Best Handheld Moisture Meters
The presence of moisture in drywall, wood or masonry can be and early or late indicator of mold’s presence. While not a direct mold test, handheld moisture meters are often used to pinpoint trouble areas by mold and water damage professionals and building inspectors alike.
There are several different types of moisture meters, and extreme variance in price depending on the technology. The most sophisticated are hand-held thermal imaging moisture meters which cost several hundred dollars. On the other end of the spectrum are pinned or pinless moisture meters.
The most sophisticated moisture meter on our list is the Flir MR277. This pinless moisture meter uses thermal imaging and advanced sensors to quickly find, identify, and document moisture problems.
Once a has been identified, its position can be pinpointed with a laser pointer. Then, using an accurate moisture reading can be made using either the MR277’s integrated pinless moisture sensor or a secondary pinned or pinless moisture meter.
One of the biggest advantages of a high-end thermal imaging moisture meter like this MR277 is that it takes care of many environmental readings automatically and without needing calibration. It’s built-in hygrometer is very accurate and in addition to finding and diagnosing moisture issues, it can also identify air leaks and insulation voids.
The unit also connects to other devices via bluetooth, further extending its capabilities. The downside? It’s expensive, with an MSRP over $1,500 although at retail it is closer to $1,300.
Accessory sensors and probes (not included)
- Baseboard Probe (MR09)
- Extension Pole (MR04)
- Hammer and Wall Cavity Probe Combo (MR08)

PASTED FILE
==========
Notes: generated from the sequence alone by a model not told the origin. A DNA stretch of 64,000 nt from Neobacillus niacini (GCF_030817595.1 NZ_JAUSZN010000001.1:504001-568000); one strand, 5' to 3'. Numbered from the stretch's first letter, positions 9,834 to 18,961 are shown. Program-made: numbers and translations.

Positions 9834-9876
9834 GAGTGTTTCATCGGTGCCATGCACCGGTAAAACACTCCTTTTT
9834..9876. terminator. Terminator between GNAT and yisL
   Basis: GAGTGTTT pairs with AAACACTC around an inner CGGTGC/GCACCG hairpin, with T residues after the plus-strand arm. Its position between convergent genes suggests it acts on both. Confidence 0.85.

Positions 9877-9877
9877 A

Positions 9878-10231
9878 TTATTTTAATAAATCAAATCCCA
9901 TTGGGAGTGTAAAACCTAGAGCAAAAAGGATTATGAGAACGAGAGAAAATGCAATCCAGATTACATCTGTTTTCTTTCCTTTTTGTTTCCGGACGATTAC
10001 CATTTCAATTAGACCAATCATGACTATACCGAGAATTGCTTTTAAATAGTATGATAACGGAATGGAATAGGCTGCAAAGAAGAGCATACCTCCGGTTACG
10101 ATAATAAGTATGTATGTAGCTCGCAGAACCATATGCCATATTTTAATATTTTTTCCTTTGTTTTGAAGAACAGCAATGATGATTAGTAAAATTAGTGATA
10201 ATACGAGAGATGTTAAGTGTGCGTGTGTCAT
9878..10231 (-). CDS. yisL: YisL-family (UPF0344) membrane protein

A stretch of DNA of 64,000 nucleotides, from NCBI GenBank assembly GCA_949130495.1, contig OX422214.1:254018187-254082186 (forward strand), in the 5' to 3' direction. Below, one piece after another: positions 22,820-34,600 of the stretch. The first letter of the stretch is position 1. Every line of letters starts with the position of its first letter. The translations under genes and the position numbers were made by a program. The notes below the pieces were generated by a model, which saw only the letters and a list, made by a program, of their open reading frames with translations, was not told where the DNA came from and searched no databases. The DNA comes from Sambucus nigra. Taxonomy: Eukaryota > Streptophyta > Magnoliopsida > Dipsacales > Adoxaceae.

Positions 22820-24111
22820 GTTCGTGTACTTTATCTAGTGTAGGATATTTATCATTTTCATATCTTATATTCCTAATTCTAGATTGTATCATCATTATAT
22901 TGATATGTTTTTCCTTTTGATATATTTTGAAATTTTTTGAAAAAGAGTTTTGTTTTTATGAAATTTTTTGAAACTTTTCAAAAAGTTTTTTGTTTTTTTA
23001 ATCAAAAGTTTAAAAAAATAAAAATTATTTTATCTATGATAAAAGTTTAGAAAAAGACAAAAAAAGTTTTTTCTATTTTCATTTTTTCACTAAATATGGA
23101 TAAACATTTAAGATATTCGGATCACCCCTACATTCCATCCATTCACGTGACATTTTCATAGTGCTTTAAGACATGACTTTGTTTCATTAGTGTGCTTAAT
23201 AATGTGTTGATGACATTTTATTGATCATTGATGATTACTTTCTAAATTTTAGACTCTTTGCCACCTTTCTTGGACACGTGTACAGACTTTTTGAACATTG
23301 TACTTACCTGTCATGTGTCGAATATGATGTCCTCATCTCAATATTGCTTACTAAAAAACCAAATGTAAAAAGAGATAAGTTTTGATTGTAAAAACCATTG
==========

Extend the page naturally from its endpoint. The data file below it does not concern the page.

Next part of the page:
- Hammer Probe (MR07)
- Wall Cavity Probe (MR06)
- Ball Probe Moisture Sensor (MR12)
- Handheld Temperature/Humidity Sensor (MR11)
- Temperature / RH Sensor and Extension Assembly (MR01-EXT)
- Temperature and Humidity Sensor (MR13)
We think this is the best alternative to the MR277. Coming in at half the price (under $700), the MR160 Thermal Imaging Moisture Meter has many of the features of the pricier MR277.
You still get visual guidance to the moisture source, although it is without the laser accuracy. The MR160 also includes an integrated pinless moisture probe and a very good display.
Although not included, FLIR does offer several accessories including a Baseboard Probe (MR09), Hammer and Wall Cavity Probe Combo (MR08), Hammer Probe (MR07)
and Wall Cavity Probe (MR06), Ball Probe Moisture Sensor (MR12) and several pin sensors.
Wagner’s Orion 950 is as good as it gets for measuring moisture inside wood. Using a non-damaging pinless sensor, the 950 can accurately measure the presence of moisture at both 1/4″ and 3/4″ depth.
Use is simple, and calibration can be performed on-site. Material can be set to a variety of levels to target the specific wood species being measured. Species include softwood, hardwood, bamboo, MDF, plywood and OSB.
While the Wagner 950 is most often found in the toolkit of wood floor installers, it’s also used to detect moisture when mold is suspected.
While moisture detection is necessary to understand if there may be a presence of mold in drywall, Klein’s ET140 Moisture Meter is a good choice. It is not as accurate as Wagner’s meter above, but it does do a reasonable job.
Like the Wagner model, the ET140’s pinless design means that you won’t be patching drywall later if no moisture is present.
Electromagnetic field (EMF) technology performs the measurement which is displayed on a 9-stage moisture range LED readout.
The unit is good for up to 3/4 inch material depth (approximately 19mm). While most often used for detecting moisture in drywall, the manufacturer claims it is also capable of testing soft wood, hard wood and masonry.